Court of Master Sommeliers welcomes six new Masters to its prestigous ranks

IRVING, TX – Last Friday, the Court of Master Sommeliers welcomed six new members to the prestigious organization: Anthony Anselmi, Jason Heller, Jennifer Huether, Brian McClintic, Matthew Stamp, and Dustin Wilson. After years of preparation and a rigorous three-stage exam, these candidates proved they have what it takes to attain the highest level of standards of wine theory, beverage service and tasting ability. Held at the Four Seasons Resort and Club Dallas at Las Colinas and jointly sponsored by the Court of Master Sommeliers Americas and the Court of Master Sommeliers Europe, the by-invitation exam was attempted by over thirty individuals, each of whom has dedicated years of study to this pursuit of excellence. At the end of the exam, only six were left standing, joining just 106 other Americans who have earned the title of Master Sommelier since the organization’s inception.

“This was an extraordinary exam and we are all thrilled with the results,” stated Jay Fletcher, Chairman of the Court of Master Sommeliers Americas. “Master Sommeliers represent the pinnacle of wine expertise, tasting ability, and exemplary service and we know that all six of these new Masters will significantly contribute to our organization and the industry as a whole.”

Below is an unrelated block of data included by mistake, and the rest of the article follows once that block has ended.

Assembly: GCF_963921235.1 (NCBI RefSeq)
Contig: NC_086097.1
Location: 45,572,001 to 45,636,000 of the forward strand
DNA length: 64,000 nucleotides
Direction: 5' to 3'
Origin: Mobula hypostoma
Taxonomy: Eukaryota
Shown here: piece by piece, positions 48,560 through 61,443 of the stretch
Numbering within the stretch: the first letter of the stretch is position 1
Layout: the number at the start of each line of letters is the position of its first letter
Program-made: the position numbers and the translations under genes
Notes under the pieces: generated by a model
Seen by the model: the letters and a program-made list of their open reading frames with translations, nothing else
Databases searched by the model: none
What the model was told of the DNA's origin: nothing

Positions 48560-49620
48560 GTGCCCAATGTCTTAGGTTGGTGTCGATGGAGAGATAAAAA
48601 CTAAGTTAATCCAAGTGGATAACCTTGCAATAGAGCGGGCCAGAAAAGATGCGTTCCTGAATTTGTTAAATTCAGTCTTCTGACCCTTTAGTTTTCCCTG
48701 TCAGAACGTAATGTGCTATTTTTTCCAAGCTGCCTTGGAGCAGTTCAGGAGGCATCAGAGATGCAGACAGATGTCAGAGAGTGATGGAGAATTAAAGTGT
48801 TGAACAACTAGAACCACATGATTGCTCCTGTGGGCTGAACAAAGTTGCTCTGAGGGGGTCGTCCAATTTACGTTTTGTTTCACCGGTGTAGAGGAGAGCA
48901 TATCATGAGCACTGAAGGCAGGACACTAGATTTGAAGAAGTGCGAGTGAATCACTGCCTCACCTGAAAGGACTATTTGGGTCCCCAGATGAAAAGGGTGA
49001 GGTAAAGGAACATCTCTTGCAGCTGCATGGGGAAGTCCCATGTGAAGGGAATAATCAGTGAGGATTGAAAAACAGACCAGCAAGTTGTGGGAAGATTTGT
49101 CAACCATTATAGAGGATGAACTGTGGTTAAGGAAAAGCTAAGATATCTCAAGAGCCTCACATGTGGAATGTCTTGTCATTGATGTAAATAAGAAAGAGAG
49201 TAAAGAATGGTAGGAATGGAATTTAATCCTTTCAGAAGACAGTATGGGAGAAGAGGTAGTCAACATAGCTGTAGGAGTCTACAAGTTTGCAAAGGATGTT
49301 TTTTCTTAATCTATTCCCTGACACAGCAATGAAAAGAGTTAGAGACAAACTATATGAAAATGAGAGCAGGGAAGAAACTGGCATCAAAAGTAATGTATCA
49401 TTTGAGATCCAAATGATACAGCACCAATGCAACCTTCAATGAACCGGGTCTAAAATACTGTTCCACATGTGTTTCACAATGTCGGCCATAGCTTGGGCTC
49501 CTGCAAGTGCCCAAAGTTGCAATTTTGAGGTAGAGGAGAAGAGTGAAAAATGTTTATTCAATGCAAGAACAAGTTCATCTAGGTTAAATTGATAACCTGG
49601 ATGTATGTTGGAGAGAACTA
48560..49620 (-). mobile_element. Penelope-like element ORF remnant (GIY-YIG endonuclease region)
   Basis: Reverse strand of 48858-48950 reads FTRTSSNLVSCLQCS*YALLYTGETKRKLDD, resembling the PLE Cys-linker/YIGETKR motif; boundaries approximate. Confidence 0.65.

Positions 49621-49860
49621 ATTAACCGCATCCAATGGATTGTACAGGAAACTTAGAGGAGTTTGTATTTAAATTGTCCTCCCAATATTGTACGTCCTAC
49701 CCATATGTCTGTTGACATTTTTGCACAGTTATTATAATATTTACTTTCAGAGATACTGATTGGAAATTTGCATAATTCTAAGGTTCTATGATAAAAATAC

The six newest Master Sommeliers hail from California and Canada, and have spent a collective thirty-five years preparing for the exam. Anthony Anselmi of Kermit Lynch Wine Merchant in Venice, California, who began studying four years ago after passing the organization’s Advanced Exam, is relieved to have reached this important milestone. “In the two months leading up to the exam, I

did a blind tasting every day to hone my skills,” said Anselmi. “When I learned that my exam was scheduled for 9:00am in Texas, I had to change my studying schedule accordingly. I woke up at 5:00am in California so that I could begin my practice tasting sessions at 7:00am sharp, so I would be properly prepared for the exam itself.” Anselmi, like his colleagues, credited the mentorship of other Master Sommeliers and the camaraderie of tasting groups as a key to his success.

“Being a part of a tasting group was a critical part of my path to success,” said Dustin Wilson of RN74 in San Francisco, California. “My colleagues and mentors helped expose me to wines that I wouldn’t have otherwise experienced, preparing me for the ultimate challenge posed by the Masters Examination. I knew when I walked out of that room that, pass or fail, I had done the best I possibly could have.”

Jason Heller of Bond Estates in Oakville, California and Matthew Stamp of The French Laundry in neighboring Yountville, California were both members of the same tasting group, preparing for – and passing – the exam together. “I cannot emphasize enough the necessity of surrounding oneself with like-minded, driven individuals,” said Stamp. “My tasting group has had a tremendous impact on my success and has really been an inspiration.” Heller agreed, noting, “I could not have come half as far without the support of my friends and study partners. Their encouragement and support helped me along this journey and I am thrilled that both Matt and I passed this difficult exam together.”